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Great real functional spec examples

The sample spec with the "Painless Functional Specifications" series of article is nice. But it's short, simple and, well, made up. There's a tremendous difference between that basic five page spec and the 500 page VBA spec Joel speaks of later in the series. There's also a big difference between the real world functional specs I've worked with and the ideal that Joel is championing.

So, where might I find a substantial, real and *well-written* functional spec? I don't expect that most companies are eager to share such internal documents (I know my employers never have been), but in all the world someone must have published a good one. Right?

Sean Harding
Monday, May 17, 2004

Just a few more quick questions.

1. Should a spec be written like, The user "will" do this and that OR The user "does" this and that OR The user "can" do this and that?

2. What should I call the software in the specs? Software? System? or just call by its name (or code-name)?

3. Can I discuss the user interface? Like using Visio to create quick mock ups of what the user interface will look like?

Green Pajamas
Tuesday, May 18, 2004


I can't unfortunately provide you with an example of functional specification.

I have found a lot of confusion with document titles between team members. I try to avoid the term "Functional Spec" and either call it a "Functional Requirements Spec" or a "Functional Description Spec". It also matters at what level the engineer it working at. One mans system  is another mans sub-system.

The main aspect that should be borne in mind with any type of specification document is that it should be appropriate for the job in hand and contain enough information to convey what the reader needs to do his, or her job. This may sound obvious but you wouldn't believe how many people I have seen spending weeks polishing a document because some diagrams don't quite line up etc.

Although not examples, some esa software information can be found here....

Green Pajamas,

Question 1...from the esa standards

“Sentences containing the word ‘shall’ are mandatory practices. These practices must be followed, without exception, in all software projects.

The word ‘must’ is used in statements that repeat a mandatory practice.

Sentences containing the word ‘should’ are strongly
recommended practices. A justification to the appropriate level in the Agency’s hierarchy is needed if they are not followed.

Sentences containing the word ‘may’ are guidelines. No
justification is required if they are not followed.

Question 2
Depends what the document is trying to describe. The terminology should be appropriate so that both the author and reader have a common understanding.

Ian H.

Ian H.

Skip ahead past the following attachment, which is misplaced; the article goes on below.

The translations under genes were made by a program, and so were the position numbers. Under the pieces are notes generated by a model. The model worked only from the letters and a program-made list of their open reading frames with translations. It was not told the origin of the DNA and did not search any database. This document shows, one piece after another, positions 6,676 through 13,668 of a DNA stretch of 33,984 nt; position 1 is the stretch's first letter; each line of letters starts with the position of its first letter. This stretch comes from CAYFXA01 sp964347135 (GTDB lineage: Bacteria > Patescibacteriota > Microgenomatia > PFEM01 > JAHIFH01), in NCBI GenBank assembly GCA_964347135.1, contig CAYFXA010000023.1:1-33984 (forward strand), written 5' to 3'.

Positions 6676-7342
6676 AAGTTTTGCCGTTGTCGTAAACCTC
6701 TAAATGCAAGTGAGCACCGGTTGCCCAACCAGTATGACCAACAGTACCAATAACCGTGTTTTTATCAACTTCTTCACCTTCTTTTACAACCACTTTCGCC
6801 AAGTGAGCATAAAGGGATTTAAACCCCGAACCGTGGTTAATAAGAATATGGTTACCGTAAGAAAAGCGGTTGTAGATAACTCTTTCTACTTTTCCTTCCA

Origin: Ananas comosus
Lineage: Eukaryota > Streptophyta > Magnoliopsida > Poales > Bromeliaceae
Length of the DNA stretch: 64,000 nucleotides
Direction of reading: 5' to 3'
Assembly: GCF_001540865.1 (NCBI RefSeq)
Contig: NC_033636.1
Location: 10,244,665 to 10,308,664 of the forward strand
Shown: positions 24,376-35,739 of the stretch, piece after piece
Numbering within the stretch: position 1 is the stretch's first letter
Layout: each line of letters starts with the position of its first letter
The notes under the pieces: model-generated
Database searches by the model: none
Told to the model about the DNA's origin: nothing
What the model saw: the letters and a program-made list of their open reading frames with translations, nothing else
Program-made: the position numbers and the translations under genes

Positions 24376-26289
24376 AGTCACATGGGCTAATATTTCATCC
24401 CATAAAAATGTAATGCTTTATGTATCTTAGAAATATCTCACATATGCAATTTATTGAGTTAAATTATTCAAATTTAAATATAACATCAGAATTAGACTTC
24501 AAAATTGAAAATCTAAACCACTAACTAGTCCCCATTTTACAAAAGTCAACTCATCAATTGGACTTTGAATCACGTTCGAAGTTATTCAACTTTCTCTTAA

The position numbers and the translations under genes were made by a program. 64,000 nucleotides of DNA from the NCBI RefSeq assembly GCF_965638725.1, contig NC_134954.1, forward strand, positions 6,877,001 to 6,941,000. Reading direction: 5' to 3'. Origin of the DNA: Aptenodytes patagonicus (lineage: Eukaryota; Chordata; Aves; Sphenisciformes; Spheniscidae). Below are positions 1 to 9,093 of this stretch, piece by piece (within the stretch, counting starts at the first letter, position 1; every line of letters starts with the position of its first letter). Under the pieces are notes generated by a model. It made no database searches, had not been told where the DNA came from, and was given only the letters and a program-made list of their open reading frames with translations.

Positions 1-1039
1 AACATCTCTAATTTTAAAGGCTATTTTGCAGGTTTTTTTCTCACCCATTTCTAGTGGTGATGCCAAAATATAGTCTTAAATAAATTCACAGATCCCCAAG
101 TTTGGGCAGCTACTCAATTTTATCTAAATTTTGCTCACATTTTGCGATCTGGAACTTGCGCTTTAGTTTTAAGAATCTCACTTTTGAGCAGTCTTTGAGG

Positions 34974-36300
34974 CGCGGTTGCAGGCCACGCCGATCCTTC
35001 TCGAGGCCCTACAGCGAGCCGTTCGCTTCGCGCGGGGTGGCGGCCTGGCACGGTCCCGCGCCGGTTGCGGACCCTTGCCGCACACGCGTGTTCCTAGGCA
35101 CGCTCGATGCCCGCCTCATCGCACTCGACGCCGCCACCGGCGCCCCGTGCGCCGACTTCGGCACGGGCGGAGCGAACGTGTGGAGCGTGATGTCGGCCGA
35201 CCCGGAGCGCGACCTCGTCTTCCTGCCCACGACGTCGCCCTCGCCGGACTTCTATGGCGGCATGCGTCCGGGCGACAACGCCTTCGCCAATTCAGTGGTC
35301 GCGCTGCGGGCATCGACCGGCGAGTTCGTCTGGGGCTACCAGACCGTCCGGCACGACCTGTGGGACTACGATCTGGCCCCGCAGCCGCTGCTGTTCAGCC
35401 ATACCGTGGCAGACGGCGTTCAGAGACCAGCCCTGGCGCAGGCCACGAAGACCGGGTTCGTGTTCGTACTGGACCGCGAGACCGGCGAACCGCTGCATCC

Tuesday, May 18, 2004

Oups missed one...

3. Can I discuss the user interface? Like using Visio to create quick mock ups of what the user interface will look like?

So long as it provides the author and the reader with a common understanding of either 1) what is required, or 2) what will be delivered, then it is good enough. If you are using it to illustrate the interaction between various forms then it might not be adequate? It all depend what you are trying to show/prove.

Ian H.

Ian H.
Tuesday, May 18, 2004

Another small example, but better than nothing? -

Ben R
Tuesday, May 18, 2004

The first page of results seems to have quite a few promising samples. It even has Joel's sample.

Steve Jones (UK)
Tuesday, May 18, 2004

This is a bit off topic but I've discovered that writing functional/ requirements specs is very hard if I haven't first made some mockups to visualize what I'm trying to do. Reading Joel's article gives me the feeling that he designs an application by writing a spec. That just doesn't work for me. Here are some mockups (in swedish) for a publishing system I'm implementing. They are Google and Typepad ripoffs but they have been very helpful in reaching a common view of the project:

Rikard Linde
Tuesday, May 18, 2004


You said you could writing a spec doesn't work for you, but looking at the mock-ups that's exactly what you've got. It's just not in written text format. You said it was helpful reaching a common view, that's essentially the purpose of a requirements spec.


Ian H.
Wednesday, May 19, 2004

You're right Ian. What I meant to say was that I prefer to write my specs visually. I find it's easier to discover problems, glitches, differing views and more when everyone involved has something visual to talk about.
In the second stage I write a spec (text) with ALL functionality mentioned and described. Usually the visuals only serve as a reference to the text specs, something we refer to to clarify what we mean.

Rikard Linde
Wednesday, May 19, 2004

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